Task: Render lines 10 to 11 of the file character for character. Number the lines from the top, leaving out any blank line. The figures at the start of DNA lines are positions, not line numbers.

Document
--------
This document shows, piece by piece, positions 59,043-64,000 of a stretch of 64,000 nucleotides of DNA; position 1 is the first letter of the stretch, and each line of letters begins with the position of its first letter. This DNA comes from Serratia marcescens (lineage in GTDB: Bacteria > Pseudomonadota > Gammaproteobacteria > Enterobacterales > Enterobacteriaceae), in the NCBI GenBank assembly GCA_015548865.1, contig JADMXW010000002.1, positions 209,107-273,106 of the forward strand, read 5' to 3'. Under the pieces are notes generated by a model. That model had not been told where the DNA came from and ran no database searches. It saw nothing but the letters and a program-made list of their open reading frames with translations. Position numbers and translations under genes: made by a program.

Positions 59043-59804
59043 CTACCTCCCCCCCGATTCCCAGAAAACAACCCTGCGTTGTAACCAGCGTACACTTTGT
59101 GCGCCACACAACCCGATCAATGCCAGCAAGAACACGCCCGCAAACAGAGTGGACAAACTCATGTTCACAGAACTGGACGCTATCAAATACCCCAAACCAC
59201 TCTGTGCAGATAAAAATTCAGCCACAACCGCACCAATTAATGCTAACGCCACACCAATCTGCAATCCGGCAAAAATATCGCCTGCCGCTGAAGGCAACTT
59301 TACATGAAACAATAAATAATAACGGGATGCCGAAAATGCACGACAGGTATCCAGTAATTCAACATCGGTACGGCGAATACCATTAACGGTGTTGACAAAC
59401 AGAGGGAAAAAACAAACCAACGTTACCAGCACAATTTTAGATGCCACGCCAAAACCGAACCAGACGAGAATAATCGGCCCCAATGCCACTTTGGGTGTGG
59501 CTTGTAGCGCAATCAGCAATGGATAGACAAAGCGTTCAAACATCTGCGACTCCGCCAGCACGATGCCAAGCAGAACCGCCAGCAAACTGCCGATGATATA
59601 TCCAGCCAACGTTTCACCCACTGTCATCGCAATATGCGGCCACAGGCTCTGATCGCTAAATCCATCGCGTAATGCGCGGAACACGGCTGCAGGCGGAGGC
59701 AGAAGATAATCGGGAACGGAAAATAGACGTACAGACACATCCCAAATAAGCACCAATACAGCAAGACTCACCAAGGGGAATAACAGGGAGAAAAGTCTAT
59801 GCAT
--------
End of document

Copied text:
59701 AGAAGATAATCGGGAACGGAAAATAGACGTACAGACACATCCCAAATAAGCACCAATACAGCAAGACTCACCAAGGGGAATAACAGGGAGAAAAGTCTAT
59801 GCAT